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Flyers 1, Panthers 0: Morning Observations

The Flyers finally earned their first win of the season against the Florida Panthers by a score of 1-0. Who stood out and who struggled?

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Morning Observations is a new feature, where we will break down the previous night's game with an analytical eye. ReportExpectedGoals (xG) | BSH RecapMeltzer's Musings

  • Aside from Michal Neuvirth's shutout, the Philadelphia penalty kill was the big story after the game, and for good reason. Not only did the Flyers prevent the Panthers from scoring on six separate power play opportunities, they smothered Florida in terms of shot creation. In about twelve minutes of PP time, the Panthers only generated five shots on Neuvirth, and 13 total shot attempts. For comparison, the Flyers' power play took seven shots on Roberto Luongo and generated 17 attempts in only six minutes with the man advantage.
  • Claude Giroux was on the ice for four minutes of shorthanded ice time, and I believe his presence was a primary reason for the unit's success last night. Giroux was dominant while shorthanded, forcing turnovers and even generating chances in the Florida zone. It shouldn't be a surprise to see Giroux flexing his muscles on the penalty kill - according to, Giroux has the 5th best Corsi For percentage (total shot attempts) in the entire NHL among forwards since 2010. He's truly one of the best in the business.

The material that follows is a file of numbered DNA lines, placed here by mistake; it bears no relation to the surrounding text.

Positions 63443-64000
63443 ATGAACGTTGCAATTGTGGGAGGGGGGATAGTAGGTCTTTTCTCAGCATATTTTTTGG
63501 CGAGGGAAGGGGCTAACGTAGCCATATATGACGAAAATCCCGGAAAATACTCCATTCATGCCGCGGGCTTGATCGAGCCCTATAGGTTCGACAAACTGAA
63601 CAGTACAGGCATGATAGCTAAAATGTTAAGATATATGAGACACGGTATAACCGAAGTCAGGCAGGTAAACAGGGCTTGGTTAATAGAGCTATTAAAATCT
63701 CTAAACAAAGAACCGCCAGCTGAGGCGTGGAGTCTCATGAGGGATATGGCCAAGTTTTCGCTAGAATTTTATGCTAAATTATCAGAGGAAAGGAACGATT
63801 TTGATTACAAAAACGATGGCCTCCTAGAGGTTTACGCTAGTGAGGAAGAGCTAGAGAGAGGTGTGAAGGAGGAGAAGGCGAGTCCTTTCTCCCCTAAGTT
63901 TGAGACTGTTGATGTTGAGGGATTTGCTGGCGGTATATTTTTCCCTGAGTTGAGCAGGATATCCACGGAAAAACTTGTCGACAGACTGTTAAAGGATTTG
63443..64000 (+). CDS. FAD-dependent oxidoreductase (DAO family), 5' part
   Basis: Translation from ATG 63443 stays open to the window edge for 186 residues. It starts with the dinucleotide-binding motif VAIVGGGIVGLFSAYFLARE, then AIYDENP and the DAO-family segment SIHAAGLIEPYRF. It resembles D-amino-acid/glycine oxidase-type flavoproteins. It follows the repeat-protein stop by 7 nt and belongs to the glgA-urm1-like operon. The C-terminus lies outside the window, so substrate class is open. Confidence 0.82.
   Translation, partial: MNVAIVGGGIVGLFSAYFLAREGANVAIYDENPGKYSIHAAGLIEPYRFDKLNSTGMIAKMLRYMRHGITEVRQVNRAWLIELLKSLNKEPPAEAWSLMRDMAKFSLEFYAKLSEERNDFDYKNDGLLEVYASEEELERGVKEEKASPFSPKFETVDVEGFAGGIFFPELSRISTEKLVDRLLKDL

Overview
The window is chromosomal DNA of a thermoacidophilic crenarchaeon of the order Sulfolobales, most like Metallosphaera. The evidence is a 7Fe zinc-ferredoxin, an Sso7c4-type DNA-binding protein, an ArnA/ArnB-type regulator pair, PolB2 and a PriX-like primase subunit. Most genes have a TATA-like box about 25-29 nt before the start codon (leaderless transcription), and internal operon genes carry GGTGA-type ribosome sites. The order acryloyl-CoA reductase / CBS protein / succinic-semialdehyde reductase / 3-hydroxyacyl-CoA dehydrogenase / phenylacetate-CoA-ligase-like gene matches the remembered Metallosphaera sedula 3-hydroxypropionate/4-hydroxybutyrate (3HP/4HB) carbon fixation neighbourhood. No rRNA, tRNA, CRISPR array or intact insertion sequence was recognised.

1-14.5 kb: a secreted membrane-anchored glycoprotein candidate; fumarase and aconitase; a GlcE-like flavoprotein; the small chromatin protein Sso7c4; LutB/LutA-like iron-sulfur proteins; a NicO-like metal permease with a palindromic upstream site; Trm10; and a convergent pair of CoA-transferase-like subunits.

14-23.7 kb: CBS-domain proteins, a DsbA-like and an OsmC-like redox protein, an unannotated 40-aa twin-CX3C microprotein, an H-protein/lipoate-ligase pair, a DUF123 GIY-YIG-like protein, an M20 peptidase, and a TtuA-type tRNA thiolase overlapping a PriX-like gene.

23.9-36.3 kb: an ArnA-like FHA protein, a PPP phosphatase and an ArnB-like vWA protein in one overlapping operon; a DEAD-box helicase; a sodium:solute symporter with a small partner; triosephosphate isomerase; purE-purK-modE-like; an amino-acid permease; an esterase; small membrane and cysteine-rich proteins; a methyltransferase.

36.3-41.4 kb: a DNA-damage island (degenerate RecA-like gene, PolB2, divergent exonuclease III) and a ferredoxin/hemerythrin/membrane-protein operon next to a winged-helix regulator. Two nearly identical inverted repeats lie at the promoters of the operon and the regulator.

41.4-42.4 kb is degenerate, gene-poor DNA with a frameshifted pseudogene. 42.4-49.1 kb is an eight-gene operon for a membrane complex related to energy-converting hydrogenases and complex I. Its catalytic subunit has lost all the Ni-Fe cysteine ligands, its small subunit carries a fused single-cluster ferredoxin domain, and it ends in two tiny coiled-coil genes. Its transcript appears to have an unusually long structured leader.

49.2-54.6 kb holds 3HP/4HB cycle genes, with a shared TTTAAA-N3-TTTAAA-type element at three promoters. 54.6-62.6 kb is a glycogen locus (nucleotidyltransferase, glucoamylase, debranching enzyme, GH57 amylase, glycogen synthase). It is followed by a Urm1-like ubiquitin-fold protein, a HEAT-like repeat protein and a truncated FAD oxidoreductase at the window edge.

• Michal Neuvirth spent most of training camp battling injury, struggling in preseason games, or a little bit of both. His shaky showings even had some fans questioning whether he was truly an upgrade over Ray Emery. I assume the pool of skeptics has shrunk dramatically after tonight's win. Neuvirth looked particularly strong in terms of positioning, directing rebounds to the corners and staying square to shooters even while dealing with traffic in front. While I hope Steve Mason comes back soon, both because he's been a great goalie in a Flyers uniform and because it will hopefully mean a positive resolution to his personal issues, Neuvirth looked fully capable of filling in for a bit.
  • While I understand that R.J. Umberger was impressive in camp and even had a great opening night performance versus the Lightning, it's hard to justify keeping Sam Gagner out of the lineup once R.J. is back healthy. Against the Panthers, Gagner brought high-end speed and puck handling ability to the Sean Couturier line, which had been relatively unimpressive through two games. His controlled entry around Dave Bolland in the first was made possible only through some slick moves in the neutral zone, and ultimately led to Brayden Schenn's goal. If the Flyers are serious about unlocking Sean Couturier's offensive potential, skilled players like Sam Gagner are the ideal linemates.
  • Radko Gudas was the other player to make his regular season debut, and his performance was a bit mixed. While Gudas stood out on the penalty kill, he made a number of mistakes with the puck on his stick at even strength. In fact, one of his best plays at 5v5 (a key block) was only necessary because of an earlier turnover by... Gudas. But he hit a lot of Panthers, so the crowd at Wells Fargo seemed to like him. Gudas in many ways is what fans mistakenly believe Luke Schenn to be - a limited defenseman with poor puck skills whose primary talent is a propensity for well-timed, crowd-pleasing bodychecks.